Amazon glitch sends fake order confirmation emails to users — what you need to know

How to cancel an Amazon order
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If you've come across any order confirmation emails from, Google Play or Mastercard in your inbox recently, they weren’t sent by hackers even though you might have thought so at first glance.

As reported by BleepingComputer, these emails were actually sent by Amazon over the weekend, which lead to a lot of concussion surrounding these fake purchases.

According to a post on Reddit, one user received three gift card emails in a row from the company. However, when they went to check their Amazon Prime account, none of the orders were there. Others took to social media to share similar stories about the barrage of order confirmation emails they received.

An order confirmation email from Amazon sent out by mistake

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Several staff members at Tom’s Guide also got one of these emails. In the example above, you can see that this order confirmation email was for Google Play gift cards that were allegedly purchased off of Amazon. However, like the rest of the recipients of these emails, we also didn’t order anything from Amazon.

If this was a phishing email though, the “See more information” button would have likely led to a malicious site designed to steal our credentials and other sensitive personal and financial information. Instead though, the button links to a page on with more information on some of the most popular Amazon scams out there.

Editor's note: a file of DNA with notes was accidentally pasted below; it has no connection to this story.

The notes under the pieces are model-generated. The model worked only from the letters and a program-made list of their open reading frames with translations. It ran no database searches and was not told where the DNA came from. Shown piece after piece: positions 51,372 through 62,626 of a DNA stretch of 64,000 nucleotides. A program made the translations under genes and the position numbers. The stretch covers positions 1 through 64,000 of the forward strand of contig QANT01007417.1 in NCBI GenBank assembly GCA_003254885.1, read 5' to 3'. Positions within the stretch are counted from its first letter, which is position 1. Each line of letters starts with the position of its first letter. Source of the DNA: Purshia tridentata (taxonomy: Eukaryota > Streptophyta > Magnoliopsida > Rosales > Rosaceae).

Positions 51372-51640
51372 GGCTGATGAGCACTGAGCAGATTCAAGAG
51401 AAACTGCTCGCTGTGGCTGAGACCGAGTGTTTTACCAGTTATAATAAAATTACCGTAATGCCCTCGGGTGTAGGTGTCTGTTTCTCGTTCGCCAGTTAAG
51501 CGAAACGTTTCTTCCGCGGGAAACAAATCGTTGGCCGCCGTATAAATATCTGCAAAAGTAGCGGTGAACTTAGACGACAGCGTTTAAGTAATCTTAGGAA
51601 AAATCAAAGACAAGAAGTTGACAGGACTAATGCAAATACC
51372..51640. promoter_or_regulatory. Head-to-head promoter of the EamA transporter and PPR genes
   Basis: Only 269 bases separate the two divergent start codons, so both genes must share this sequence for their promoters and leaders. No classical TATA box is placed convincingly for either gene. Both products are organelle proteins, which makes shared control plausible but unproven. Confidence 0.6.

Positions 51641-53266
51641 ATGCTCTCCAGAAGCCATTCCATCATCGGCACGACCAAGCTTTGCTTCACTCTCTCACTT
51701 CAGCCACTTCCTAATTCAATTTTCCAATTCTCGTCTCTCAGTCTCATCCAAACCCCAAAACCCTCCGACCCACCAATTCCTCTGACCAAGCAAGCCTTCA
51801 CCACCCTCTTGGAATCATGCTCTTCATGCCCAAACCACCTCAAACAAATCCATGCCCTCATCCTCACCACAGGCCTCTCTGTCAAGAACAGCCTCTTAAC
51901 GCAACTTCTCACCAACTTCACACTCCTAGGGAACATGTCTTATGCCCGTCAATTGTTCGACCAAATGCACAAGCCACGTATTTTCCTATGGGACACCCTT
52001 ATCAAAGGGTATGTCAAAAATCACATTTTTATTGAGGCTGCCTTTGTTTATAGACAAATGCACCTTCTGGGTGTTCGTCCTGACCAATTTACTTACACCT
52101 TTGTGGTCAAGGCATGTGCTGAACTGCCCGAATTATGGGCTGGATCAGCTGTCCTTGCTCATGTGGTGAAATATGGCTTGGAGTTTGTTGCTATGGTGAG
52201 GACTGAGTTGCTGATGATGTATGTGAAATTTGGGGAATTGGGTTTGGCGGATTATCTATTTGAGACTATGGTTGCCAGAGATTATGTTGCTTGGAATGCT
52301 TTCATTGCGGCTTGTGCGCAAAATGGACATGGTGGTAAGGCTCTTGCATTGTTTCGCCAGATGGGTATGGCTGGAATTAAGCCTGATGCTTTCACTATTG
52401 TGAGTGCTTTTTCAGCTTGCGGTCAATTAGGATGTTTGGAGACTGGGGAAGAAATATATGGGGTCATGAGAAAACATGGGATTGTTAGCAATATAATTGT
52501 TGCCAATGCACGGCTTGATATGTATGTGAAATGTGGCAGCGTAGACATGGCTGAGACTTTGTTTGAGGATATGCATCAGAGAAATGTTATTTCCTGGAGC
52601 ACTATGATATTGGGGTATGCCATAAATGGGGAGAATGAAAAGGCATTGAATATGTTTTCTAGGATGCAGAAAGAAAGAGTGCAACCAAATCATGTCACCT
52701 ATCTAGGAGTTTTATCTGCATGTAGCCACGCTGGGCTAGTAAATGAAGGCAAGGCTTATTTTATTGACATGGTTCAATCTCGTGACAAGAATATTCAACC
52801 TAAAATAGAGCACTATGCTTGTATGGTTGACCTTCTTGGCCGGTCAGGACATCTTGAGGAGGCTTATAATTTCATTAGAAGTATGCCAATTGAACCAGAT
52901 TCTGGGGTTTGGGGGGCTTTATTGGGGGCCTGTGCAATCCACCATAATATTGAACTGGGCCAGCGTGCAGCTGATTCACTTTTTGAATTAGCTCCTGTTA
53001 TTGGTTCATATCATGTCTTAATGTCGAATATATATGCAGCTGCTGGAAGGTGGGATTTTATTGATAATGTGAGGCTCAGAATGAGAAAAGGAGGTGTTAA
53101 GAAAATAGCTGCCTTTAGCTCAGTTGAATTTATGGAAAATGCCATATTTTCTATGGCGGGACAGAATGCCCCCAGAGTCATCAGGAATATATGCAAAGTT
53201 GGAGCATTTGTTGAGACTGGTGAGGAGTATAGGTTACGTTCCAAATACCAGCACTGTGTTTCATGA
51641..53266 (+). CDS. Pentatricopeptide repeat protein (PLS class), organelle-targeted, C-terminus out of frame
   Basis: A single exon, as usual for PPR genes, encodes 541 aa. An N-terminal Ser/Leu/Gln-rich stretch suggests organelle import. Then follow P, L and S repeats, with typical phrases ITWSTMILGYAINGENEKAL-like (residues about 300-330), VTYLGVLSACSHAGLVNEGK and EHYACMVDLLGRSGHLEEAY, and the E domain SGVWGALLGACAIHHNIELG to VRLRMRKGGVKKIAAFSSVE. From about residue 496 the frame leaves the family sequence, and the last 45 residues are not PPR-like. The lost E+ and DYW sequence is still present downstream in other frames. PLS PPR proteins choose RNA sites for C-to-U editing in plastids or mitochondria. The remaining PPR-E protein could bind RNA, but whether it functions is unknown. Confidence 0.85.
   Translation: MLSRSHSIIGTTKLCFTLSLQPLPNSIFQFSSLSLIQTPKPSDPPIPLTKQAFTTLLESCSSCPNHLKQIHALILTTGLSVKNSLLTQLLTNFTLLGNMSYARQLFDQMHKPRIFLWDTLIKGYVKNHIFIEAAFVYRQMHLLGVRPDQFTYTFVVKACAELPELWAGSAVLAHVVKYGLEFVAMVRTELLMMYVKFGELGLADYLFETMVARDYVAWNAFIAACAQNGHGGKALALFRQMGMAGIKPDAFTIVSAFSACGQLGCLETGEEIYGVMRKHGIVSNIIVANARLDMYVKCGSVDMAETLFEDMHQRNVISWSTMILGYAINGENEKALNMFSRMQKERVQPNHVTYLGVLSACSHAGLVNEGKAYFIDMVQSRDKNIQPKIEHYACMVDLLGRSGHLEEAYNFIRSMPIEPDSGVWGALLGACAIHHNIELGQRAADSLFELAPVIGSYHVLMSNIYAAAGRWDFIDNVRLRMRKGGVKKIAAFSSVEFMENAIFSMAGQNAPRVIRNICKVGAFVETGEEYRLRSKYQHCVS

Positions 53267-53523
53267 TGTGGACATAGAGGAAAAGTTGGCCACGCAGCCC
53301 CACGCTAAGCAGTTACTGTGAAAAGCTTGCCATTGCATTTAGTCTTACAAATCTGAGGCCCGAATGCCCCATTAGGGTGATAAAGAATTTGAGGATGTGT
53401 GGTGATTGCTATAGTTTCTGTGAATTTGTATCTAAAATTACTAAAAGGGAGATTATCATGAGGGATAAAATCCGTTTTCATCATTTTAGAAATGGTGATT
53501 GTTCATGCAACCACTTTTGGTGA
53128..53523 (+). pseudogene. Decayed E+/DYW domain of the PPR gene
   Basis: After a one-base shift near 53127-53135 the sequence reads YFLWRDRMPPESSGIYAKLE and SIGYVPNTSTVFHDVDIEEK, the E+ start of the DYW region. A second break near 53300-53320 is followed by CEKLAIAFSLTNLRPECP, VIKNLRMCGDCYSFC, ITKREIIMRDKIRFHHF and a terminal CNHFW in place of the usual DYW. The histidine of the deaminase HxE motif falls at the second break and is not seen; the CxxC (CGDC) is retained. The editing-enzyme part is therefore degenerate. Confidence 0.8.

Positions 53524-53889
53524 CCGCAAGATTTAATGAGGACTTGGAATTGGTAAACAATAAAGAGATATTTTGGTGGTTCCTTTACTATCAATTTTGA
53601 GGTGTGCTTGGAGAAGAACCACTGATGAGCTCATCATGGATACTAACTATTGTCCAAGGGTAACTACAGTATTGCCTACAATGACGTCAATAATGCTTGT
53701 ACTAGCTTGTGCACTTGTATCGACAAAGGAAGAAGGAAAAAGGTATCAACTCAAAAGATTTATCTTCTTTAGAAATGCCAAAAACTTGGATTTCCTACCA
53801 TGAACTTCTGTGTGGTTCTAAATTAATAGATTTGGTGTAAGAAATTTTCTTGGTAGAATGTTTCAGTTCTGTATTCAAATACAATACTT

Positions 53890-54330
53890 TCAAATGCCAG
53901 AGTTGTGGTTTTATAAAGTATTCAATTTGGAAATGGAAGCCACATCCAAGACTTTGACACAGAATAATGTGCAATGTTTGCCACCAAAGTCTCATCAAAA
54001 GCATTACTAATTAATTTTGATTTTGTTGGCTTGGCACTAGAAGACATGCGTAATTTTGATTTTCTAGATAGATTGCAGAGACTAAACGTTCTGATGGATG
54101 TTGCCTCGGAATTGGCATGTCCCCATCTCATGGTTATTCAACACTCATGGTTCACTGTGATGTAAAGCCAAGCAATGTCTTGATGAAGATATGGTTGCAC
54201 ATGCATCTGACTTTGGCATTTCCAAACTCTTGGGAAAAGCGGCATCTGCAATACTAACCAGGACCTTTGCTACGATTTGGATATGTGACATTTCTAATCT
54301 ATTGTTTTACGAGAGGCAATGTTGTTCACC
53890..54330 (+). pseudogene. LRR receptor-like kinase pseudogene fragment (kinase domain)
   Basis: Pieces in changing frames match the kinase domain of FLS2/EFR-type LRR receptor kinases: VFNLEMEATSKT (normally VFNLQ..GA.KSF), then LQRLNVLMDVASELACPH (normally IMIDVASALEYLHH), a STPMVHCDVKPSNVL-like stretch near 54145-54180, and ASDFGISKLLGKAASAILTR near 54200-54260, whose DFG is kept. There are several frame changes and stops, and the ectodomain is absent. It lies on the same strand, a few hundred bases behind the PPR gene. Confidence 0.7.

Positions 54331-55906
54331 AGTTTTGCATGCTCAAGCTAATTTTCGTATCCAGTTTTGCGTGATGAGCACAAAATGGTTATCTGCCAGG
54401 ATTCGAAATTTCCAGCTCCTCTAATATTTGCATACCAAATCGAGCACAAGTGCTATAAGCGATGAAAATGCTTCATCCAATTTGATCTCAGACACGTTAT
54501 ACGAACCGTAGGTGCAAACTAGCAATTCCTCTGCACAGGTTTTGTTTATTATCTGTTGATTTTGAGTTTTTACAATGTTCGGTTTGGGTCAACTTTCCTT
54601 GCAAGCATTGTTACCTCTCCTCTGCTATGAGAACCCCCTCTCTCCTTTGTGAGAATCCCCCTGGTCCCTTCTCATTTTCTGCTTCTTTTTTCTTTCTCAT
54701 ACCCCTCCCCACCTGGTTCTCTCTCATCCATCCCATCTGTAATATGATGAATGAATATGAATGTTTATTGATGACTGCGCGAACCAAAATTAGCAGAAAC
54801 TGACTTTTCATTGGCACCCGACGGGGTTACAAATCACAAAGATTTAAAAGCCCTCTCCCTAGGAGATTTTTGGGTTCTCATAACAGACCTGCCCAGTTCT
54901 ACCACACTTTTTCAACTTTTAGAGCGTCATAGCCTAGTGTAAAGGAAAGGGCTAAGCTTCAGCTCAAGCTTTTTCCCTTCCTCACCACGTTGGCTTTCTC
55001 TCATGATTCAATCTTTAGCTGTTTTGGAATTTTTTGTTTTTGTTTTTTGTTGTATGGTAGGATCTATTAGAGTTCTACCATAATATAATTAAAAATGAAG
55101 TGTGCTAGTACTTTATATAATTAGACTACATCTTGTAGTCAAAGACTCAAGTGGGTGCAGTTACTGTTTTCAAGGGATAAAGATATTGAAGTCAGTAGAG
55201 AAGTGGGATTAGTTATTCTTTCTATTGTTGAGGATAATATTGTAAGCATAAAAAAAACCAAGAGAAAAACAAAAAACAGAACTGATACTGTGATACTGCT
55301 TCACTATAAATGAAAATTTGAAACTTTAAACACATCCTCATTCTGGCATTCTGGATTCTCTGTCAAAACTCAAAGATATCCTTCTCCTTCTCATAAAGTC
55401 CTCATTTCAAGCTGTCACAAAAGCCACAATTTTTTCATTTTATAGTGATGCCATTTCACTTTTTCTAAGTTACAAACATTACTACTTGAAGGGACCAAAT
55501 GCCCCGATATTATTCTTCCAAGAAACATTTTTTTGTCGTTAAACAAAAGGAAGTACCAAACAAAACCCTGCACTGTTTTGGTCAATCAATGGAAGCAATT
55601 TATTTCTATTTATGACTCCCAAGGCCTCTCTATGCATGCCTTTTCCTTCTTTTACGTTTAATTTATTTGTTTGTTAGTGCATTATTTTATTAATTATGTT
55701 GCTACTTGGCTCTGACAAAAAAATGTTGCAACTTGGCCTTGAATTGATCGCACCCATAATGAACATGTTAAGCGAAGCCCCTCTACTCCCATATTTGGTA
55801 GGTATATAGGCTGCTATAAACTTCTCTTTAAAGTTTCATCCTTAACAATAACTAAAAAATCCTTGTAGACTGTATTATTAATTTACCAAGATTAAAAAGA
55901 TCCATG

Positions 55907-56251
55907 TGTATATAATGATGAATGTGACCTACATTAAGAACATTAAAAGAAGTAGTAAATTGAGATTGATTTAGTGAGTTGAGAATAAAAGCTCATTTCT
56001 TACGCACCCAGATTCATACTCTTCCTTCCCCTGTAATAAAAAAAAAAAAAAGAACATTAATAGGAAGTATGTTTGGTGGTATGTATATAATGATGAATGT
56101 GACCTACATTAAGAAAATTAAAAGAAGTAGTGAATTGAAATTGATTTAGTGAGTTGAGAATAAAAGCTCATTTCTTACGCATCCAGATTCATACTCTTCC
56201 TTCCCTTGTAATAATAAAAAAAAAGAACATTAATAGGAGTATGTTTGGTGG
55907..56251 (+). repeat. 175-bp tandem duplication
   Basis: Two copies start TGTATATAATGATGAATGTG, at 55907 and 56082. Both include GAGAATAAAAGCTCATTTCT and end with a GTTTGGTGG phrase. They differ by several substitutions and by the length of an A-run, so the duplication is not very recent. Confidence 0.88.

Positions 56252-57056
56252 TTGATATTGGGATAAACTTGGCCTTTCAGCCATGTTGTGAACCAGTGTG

In a statement to BleepingComputer, an Amazon spokesperson explained that this email and others like it were sent out by mistake as the result of a glitch in its system and that the company will be contacting all impacted customers. The error has now been fixed and something like this won’t likely happen again.

How to stay safe from email-based threats

Fish hook on a keyboard

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While these fake order confirmation emails from Amazon weren’t sent by hackers, they still highlight why you need to be careful when checking your inbox. At the same time though, hackers and other cybercriminals could leverage this mistake to send out similar messages in which they pose as Amazon, hoping people will click on their malicious links or download any attachments their emails contain.

For this reason, you need to be cautious when dealing with emails from unknown senders, especially when they try to instill a sense of urgency in order to get you to click, call or take other actions. Hackers often use unpaid invoices in their scams but instead of responding or calling a number in the email, you should first check your account on the store’s website to make sure that you didn’t really purchase what they claim you did. 

In these emails themselves, you want to be on the lookout for poor spelling and bad grammar as these are both major red flags. Likewise, you should examine the sender’s email address as Amazon or any other large company wouldn’t email you from a Gmail account as they all have their own email systems.

For further protection, you should also consider installing the best antivirus software on your PC, the best Mac antivirus software on your Mac and one of the best Android antivirus apps on your smartphone. Phishing emails often contain malware or lead you to sites distributing viruses, so using an antivirus alongside good judgement is one of the best ways to stay safe from hackers.

Now that Amazon has claimed responsibility for these fake order confirmation emails and fixed the glitch that caused them in the first place, you likely won’t see any more of them arrive in your inbox.

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Anthony Spadafora
Senior Editor Security and Networking

Anthony Spadafora is the security and networking editor at Tom’s Guide where he covers everything from data breaches and ransomware gangs to password managers and the best way to cover your whole home or business with Wi-Fi. Before joining the team, he wrote for ITProPortal while living in Korea and later for TechRadar Pro after moving back to the US. Based in Houston, Texas, when he’s not writing Anthony can be found tinkering with PCs and game consoles, managing cables and upgrading his smart home.